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The Long, Unsettling Tradition of Twins in Crime Fiction

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Our fascination with twins (and particularly identical twins) likely dates back to the dawn of humankind, as evidenced by Romulus and Remus, Artemis and Apollo, Shakespeare (Twelfth Night and The Comedy of Errors), the Cheeryble Brothers in Nicholas Nickleby, all the way through to contemporary literature.

Monozygotic (aka identical) twins make up approximately 0.3% of the world’s population. But, thankfully, they are significantly more prevalent in crime fiction.

When I ponder fictional twins the first image in my head is that of the Grady twins in the Overlook Hotel. Stephen King’s The Shining and Stanley Kubrik’s screen adaptation are both seminal pieces of work. They feature several strong themes – isolation, suffering for your art, the supernatural, dysfunctional families – and yet one of the most striking visuals is the Grady twins holding hands in a corridor. 

Twins often develop their own private language. Cryptophasia (‘twin talk’) is a specific form of Idioglossia (a secret language, in this case shared between siblings). Sometimes this means twins only use the language of their parents later on. They simply have less need it, for a while at least, because they have each other.

In Gone Girl by Gillian Flynn, Margo and Nick Dunne are non-identical twins (also known as fraternal or dizygotic). Margo (or ‘Go’) is vital to the mechanics of this intricately-plotted story. She is our way in, our relatable lens, our access to Nick, our trusted guide through a twisted tale. In a book with two fascinating but quite dreadful main characters, Margo acts as our guide. It is her conscience that we connect with (she’s appalled when she finds Nick cheating on Amy, and horrified when she realises Nick will stay with his wife). The openness of their twin relationship affords us insights into a hidden world.

Jung and Freud described the concepts of ‘the shadow self’ or ‘Id’. Many writers are fascinated by the notion of a dark, somewhat out-of-control side to our own personalities. Stories involving twins force us to peer into those dark corners.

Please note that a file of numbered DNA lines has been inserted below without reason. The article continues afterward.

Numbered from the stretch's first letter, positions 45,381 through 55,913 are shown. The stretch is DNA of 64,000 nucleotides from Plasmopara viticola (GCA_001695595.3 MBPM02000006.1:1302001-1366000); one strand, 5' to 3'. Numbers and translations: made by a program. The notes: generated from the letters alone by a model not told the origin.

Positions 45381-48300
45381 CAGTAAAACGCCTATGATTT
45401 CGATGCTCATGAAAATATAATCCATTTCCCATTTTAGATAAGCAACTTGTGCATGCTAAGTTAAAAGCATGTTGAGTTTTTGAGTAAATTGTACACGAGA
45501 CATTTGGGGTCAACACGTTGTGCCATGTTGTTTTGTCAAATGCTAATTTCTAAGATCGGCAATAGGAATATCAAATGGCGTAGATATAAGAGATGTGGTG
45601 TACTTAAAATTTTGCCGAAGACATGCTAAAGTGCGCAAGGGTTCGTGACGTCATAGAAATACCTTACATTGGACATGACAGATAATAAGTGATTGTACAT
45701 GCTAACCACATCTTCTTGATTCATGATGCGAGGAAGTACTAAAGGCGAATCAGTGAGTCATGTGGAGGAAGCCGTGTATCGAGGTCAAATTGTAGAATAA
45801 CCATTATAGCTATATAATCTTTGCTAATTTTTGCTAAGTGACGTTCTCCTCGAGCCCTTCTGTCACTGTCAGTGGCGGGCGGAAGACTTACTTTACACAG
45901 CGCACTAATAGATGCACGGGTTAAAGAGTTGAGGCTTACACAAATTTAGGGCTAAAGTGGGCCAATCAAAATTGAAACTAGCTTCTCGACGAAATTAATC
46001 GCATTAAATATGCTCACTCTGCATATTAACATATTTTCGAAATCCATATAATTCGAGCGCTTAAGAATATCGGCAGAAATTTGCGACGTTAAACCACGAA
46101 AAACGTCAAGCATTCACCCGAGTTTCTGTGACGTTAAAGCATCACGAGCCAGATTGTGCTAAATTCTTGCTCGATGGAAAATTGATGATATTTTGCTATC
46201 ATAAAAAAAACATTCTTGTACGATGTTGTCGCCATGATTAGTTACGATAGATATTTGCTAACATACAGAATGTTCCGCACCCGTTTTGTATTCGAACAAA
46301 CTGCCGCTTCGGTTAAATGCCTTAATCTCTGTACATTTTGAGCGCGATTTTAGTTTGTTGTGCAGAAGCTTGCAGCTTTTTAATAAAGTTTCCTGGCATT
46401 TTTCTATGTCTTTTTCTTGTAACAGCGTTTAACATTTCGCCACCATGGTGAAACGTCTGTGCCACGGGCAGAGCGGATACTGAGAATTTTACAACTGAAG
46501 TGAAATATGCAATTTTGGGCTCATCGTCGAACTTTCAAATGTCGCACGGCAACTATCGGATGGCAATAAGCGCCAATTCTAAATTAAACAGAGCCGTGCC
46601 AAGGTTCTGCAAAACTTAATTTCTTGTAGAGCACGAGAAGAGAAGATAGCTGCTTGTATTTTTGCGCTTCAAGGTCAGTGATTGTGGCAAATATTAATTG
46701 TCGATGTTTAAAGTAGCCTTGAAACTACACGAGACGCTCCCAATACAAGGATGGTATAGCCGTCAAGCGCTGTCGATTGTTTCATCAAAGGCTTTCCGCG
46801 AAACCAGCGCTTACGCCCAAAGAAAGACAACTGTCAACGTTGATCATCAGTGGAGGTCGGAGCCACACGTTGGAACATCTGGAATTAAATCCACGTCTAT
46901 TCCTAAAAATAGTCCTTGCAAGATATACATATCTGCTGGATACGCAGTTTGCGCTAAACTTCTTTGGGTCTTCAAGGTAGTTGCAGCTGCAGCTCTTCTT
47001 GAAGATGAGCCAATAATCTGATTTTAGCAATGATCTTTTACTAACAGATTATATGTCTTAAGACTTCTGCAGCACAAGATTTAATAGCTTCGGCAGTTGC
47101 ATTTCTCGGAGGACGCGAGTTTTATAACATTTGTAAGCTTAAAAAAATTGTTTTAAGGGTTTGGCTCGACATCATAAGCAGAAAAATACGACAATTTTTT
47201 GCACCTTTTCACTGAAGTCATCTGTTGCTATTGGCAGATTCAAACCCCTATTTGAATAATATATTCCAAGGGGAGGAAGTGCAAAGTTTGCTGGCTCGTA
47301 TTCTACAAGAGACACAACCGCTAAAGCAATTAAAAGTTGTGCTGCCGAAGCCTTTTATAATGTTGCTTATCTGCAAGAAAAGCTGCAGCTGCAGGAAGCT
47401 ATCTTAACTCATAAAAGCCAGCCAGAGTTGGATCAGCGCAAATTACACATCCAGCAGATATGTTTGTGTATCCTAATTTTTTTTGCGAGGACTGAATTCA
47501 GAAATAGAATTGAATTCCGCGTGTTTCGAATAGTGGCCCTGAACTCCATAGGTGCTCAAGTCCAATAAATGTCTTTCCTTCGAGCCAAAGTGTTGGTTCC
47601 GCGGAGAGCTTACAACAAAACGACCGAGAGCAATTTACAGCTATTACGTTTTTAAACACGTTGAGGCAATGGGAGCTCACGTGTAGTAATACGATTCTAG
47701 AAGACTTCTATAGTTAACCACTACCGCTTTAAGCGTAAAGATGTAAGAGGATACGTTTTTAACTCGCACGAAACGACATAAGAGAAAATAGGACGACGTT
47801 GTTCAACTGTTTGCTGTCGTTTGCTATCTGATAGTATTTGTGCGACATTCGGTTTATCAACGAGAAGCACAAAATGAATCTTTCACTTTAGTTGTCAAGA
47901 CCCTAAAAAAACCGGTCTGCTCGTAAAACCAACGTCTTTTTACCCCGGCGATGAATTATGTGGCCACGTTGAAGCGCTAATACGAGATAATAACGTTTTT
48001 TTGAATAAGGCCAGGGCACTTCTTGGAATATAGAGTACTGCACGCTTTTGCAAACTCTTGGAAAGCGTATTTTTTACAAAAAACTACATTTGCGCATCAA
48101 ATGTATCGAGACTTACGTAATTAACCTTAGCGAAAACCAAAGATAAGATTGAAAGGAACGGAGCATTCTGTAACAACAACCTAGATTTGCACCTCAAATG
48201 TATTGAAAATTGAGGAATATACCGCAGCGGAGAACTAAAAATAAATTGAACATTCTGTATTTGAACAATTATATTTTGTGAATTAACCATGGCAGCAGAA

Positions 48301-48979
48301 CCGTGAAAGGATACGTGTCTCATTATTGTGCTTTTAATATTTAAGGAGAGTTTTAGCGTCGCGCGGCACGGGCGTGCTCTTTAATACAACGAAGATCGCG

Published in 1846, The Double by Fyodor Dostoyevsky follows Golyadkin, a low-level bureaucrat living in St Petersburg, as he attends the birthday party of a colleague (he was never invited in the first place). After several social faux pas, he is thrown out of the party. Walking home through a winter storm, he bumps into his double and they develop a friendship of sorts (although it soon dawns on Golyadkin (Snr) that Golyadkin (Jr) is leveraging his charm and skill to overshadow the other man). They become enemies. At the end, Golyadkin Snr notices several other doubles and is dragged away to an asylum. The book explores themes of identity and mental health, but it’s also one of the most fascinating (and sinister) twin stories ever published. 

It’s interesting to see just how valuable real-world controlled twin studies (medical, behavioural, genetic, psychological) are to the scientific community. This is especially true for studies involving identical twins separated at birth.

In contemporary fiction, science and twins are often found together. Writers of the genre explore fingerprint patterns (dermatoglyphics), DNA sequencing, psychiatric testing and various other forensic techniques. In Tess Gerritsen’s 2004 novel Body Double (the fourth in the Jane Rizzoli series) Maura Isles discovers the body of a woman who looks identical to her, and shares her birthday. Genetic testing proves them to be monozygotic twins.

For more examples of fictional twins I refer you to Pretty Girls by Karin Slaughter, Sister by Rosamund Lupton, and The Secret History by Donna Tartt.



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Michael Neff
Algonkian Producer
New York Pitch Director
Author, Development Exec, Editor

We are the makers of novels, and we are the dreamers of dreams.

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